Horse chestnut tree
We cross an open space of cut grass with a golf driving range to the right. To the left is a glade with a log bench, a special place to sit in bluebell time.
There are bright yellow celandines in amongst the bluebells and just a few wood anemones along the path.
Celandines in amongst the bluebells
We cross the drive leading up to the Hall and Golf and Tennis Centre and carry on along the path opposite, which curves up hill and to the left.
The path across the drive
The golf course is close on our right. We are going behind a green and the golfers might well be striking from beneath our horizon so be wary.
The golf course on our right
Take time to look at the view over St Albans. The houses bank steeply upwards and we can see St Peter’s church tower above all.
Immediately after the golfing green, there are baskets round the tree stumps (stools) to protect the new shoots from deer and rabbits. The baskets are excellently made, in the tradition used for millennia to protect the stools after coppicing. There is a path alongside the baskets but we ignore that and carry on.
Soon the path divides and we want to go left.
Where the path divides, we go left
It is tempting to go straight on across the golf course but it is dodgy. There is no right of way and there is a dogleg in this fairway, which makes it unsafe. Soon there are logs to our left and right and the golf course is on our right.
Logs to the left and right of our path
We go down hill and can see the huge hollow in the fairway where Lord Grimthorpe dug clay for bricks. It is a favourite place for tobogganing in snow. On the day I am walking, however, it is bluebell time and the deep mauve is so dense that it shimmers and moves playing the tricks of op art or a mirage.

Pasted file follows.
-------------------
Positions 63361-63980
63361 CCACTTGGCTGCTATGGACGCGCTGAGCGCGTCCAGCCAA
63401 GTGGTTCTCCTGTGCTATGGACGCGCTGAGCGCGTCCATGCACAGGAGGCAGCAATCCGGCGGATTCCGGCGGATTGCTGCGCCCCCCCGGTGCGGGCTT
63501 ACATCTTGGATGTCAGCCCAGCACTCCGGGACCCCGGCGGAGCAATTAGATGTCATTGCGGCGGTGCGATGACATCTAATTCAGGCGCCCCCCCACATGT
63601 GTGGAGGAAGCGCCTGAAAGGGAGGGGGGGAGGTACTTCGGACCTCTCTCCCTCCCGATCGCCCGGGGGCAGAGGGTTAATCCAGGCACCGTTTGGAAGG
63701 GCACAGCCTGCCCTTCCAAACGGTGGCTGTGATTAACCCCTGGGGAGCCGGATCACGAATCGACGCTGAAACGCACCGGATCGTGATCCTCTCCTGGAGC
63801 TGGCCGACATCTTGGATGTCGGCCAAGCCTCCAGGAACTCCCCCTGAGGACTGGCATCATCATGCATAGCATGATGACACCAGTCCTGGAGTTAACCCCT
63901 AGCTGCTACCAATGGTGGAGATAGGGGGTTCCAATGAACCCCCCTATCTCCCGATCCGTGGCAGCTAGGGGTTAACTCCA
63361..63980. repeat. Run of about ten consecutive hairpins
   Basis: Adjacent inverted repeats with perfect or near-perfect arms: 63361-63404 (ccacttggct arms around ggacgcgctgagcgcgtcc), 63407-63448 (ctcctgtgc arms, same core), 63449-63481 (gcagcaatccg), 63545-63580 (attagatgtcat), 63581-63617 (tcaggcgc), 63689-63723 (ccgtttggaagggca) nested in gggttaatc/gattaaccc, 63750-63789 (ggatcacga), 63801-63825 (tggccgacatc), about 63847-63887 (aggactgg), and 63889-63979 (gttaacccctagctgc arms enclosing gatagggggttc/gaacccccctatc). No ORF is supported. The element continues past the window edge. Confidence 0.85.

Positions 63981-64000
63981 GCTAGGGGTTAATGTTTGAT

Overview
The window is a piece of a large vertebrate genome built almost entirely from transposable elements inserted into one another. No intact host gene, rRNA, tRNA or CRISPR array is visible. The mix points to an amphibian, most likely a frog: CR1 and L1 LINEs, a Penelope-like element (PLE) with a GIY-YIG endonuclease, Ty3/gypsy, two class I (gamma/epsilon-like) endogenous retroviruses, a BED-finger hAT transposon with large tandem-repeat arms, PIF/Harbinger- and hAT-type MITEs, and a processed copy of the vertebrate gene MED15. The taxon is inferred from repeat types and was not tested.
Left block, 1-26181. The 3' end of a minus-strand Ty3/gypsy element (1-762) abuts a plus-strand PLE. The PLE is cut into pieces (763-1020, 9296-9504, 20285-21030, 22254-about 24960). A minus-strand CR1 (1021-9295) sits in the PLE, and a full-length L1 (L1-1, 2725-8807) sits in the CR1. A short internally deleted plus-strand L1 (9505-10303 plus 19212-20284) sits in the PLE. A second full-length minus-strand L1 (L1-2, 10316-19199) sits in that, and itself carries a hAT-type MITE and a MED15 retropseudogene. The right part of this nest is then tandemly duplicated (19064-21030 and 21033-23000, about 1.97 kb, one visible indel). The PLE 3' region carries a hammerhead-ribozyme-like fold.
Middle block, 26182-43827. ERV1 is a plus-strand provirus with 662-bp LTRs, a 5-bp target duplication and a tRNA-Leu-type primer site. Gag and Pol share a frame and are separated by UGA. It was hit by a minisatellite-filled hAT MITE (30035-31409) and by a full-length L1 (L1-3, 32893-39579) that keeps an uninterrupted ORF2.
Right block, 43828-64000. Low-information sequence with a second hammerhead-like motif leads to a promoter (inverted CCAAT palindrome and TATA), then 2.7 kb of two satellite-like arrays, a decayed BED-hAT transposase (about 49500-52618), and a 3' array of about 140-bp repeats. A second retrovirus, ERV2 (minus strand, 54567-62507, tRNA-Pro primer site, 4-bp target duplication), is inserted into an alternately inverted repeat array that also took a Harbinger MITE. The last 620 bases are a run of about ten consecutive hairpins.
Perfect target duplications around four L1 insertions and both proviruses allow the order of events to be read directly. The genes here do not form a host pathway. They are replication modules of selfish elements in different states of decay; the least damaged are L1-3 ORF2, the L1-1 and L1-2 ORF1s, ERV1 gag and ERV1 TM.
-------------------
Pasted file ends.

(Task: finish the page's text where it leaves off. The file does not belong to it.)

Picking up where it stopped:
At the bottom of the hill, note the picnic bench in the woods. Apart from seeing that we are at the bottom of the hill, this will be our marker we can use when we are on the far side of the golf course, confirming that it is time there to take a turning.
We continue on, up hill.
There is mostly oak and a bit of coppiced hazel on our left. Note the piles of brash, evidence of the work of the Friends of Batchwood.
We come up with the corner of the car park on our left, the golf course still on our right and, ahead of us, an avenue of maples, which we go on under. In April, the tiny yellow balls of pollen that are the maple flowers, carpet our path.
Avenue of maples
At the end of the avenue, we bear right, staying close to the trees and keeping clear of the golf course until we can be on the left of the high netting that will protect us from the golf balls.
We go left of the protective netting
We join a golfers’ path and we go right by the line of tall conifers.
Line of conifers
Over our left shoulders we can see the golf and tennis centre, with the gym in the bit furthest from us. There used to be a bar above the gym and you can see what a smashing view it had. It is still available for golf society functions and parties but the café by reception is now the place open daily for light refreshment.
We go on into the woods ahead. If we look left we can see the light at the end of the woodland. The field beyond is the one we shall cross as we return from Childwickbury. We go RIGHT, along the clear wide path, the golf course now on our right, conifer woods on our left.
We go into the woods and turn right
The golf course is on our right
Note how little grows beneath conifers. There are scrubby brambles and that is about all. Note that there is the occasional standard oak left amongst the pines. I suppose the foresters felt that they would eventually be of value even if not in the time they hoped to get their return from the pines.
We ignore paths to the left until we get to the bottom of the hill opposite where we saw – and can still see – the picnic bench in the woods on the other side of the golf course.
Picnic bench on the far side of the golf course
Seen from TL139091
On our side, there is a waymark post with white arrows, one of which points left and that is the one we follow.